Friday, July 24, 2015

The Cottage Next Door Excerpt & Giveaway with Georgia Bockoven



The Cottage Next Door
The Beach House # 3.5
By: Georgia Bockoven
Releasing July 14, 2015
William Morrow


What should have been the best day in Diana Wagnor’s twenty-nine years easily turns into the worst when her job is downsized, she discovers her fiancé in bed with her best friend, and watches her cherished grandmother’s house burn to the ground.

Clearly it’s time to start over and get out of Topeka, Kansas, where she’s spent her whole life. But what should she do? And how does she ever trust herself in another relationship when her one indisputable skill seems to be picking the wrong man?

Diana finds her answers at the cottage next door to the beach house with the help of a tall, sculptured, soft-spoken Californian, and a heart-shaped piece of sea glass.

Buy Links:  Amazon | B & N | iTunes | Kobo  

Author Info

Georgia Bockoven is an award-winning author who began writing fiction after a successful career as a freelance journalist and photographer. Her books have sold more than three million copies worldwide. The mother of two, she resides in northern California with her husband, John.

Author Links: Website | Facebook | Goodreads

Rafflecopter Giveaway (Two Digital Download Copies of THE COTTAGE NEXT DOOR)

  a Rafflecopter giveaway


            While the beach house next door to the cottage sported fresh paint trim and cedar siding that was years shy of the classic faded gray, the cottage fought to keep nails in place as its wood exterior dried and shrunk with age. Inside, some rooms had been restored on a graham-cracker budget, while others reflected more prosperous times and were more like an elegant tiramisu. Tile had replaced linoleum in the bathrooms and kitchen, and the rest of the house held new hardwood floors.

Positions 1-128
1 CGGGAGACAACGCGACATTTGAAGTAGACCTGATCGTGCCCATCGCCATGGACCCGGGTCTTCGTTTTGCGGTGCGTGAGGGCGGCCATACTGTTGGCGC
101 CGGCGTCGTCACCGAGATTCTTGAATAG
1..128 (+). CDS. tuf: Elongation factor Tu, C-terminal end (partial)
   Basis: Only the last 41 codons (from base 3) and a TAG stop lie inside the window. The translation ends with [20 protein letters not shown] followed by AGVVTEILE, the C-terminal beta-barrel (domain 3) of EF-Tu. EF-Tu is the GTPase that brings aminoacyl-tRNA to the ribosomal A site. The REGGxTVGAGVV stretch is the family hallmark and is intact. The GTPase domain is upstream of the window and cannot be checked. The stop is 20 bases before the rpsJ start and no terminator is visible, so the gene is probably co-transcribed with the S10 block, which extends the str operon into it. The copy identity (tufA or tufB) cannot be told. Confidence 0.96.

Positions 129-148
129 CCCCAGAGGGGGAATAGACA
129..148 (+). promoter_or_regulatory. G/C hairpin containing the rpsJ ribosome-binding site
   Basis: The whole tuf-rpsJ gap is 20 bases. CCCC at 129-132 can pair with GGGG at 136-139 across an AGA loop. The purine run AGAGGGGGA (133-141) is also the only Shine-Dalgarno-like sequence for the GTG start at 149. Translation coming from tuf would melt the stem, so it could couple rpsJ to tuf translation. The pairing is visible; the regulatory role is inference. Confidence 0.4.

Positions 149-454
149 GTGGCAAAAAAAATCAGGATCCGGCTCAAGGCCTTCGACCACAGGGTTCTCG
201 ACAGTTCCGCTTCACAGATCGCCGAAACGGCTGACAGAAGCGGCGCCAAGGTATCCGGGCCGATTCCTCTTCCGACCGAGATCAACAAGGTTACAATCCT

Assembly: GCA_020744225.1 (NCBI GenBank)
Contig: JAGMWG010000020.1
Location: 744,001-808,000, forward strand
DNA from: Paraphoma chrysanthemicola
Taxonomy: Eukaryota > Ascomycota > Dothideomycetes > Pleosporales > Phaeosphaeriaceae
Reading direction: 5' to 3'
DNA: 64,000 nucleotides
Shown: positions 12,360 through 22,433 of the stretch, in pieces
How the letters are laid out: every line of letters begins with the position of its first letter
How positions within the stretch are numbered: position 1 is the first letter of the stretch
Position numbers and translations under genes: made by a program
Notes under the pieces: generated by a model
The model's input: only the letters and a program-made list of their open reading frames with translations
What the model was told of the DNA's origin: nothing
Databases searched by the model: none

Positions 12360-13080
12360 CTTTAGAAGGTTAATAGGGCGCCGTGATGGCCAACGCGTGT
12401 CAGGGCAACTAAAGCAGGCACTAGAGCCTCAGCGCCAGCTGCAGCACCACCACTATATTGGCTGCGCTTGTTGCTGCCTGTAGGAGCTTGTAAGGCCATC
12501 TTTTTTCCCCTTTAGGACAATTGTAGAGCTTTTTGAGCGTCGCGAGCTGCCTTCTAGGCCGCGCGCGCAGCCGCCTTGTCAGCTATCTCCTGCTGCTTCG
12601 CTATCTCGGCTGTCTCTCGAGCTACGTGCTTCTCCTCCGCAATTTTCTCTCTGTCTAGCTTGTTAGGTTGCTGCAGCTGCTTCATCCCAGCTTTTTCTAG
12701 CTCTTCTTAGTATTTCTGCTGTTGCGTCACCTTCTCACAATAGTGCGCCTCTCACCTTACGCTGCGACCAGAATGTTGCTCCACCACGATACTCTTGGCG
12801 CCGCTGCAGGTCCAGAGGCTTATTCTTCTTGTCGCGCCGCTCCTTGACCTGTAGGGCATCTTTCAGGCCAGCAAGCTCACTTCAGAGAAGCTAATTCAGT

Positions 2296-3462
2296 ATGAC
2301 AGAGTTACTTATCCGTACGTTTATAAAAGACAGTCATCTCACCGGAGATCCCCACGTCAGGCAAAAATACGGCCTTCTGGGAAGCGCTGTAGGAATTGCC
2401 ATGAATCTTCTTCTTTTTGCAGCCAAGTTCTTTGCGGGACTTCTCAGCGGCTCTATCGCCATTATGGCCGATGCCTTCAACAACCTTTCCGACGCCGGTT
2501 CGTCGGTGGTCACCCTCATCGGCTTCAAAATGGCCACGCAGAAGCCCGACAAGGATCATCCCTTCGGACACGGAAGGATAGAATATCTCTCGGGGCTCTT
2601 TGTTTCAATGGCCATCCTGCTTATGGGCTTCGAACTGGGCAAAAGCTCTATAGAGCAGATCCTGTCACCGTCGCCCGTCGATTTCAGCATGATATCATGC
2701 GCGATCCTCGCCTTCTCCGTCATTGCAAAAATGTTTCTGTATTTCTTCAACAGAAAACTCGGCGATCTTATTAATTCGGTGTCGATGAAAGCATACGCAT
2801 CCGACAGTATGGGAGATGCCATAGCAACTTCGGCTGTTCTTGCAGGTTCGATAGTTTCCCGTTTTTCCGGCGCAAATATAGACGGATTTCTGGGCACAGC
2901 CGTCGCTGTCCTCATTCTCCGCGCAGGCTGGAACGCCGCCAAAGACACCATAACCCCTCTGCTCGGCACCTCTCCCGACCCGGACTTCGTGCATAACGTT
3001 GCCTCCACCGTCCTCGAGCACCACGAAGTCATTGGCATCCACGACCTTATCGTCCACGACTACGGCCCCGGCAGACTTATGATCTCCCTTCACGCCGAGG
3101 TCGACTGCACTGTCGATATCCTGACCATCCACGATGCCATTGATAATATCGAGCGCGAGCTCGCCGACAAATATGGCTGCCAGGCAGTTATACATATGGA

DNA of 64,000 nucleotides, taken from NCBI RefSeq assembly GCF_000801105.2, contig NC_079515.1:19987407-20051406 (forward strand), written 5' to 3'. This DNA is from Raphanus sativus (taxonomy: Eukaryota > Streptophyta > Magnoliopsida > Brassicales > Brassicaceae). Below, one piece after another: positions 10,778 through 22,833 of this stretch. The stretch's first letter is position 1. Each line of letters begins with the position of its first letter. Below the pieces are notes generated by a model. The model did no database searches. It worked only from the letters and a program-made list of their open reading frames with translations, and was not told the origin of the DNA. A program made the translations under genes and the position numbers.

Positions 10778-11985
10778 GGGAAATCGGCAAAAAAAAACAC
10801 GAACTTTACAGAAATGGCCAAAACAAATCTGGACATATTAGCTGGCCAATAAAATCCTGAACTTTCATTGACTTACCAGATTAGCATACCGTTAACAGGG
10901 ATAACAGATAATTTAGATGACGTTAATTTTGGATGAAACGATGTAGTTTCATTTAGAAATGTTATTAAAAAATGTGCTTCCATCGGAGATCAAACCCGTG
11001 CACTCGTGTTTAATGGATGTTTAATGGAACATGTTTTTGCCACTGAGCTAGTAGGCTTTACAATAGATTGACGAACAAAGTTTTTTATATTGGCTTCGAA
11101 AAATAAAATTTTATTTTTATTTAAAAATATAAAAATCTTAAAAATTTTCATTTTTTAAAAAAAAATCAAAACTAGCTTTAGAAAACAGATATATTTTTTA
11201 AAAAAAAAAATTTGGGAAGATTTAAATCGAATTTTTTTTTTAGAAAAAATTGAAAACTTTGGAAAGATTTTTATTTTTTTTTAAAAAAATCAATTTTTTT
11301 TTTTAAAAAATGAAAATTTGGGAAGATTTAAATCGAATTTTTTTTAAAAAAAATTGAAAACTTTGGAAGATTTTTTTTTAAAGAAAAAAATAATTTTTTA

Except the enclosed back porch.
            For some reason, one that he’d never shared, the professional golfer who’d purchased the cottage in the middle of a career-threatening slump refused to make any changes to the porch. Not even when he’d readied the house for sale to go back on tour, and the realtor insisted the unpainted wainscoting and 1940s wallpaper would keep him from getting top dollar, did the golfer yield.
            The cottage sold, and at closing, the new owners proclaimed the first thing they were going to do was remodel the porch. The golfer gave them an enigmatic smile and wished them luck.
            And just as he knew would happen, nothing, with the exception of the curtains and furniture, changed. The wainscoting and wallpaper that the new owner had proclaimed hideous was suddenly charming, the floor a masterpiece of craftsmanship that provided a window to a past when hardwood trees grew straight and strong and thick.
                They don’t build houses like this anymore became a mantra passed from one owner to the next. Which meant the floor in the back porch was swept and vacuumed and occasionally polished, but never replaced.

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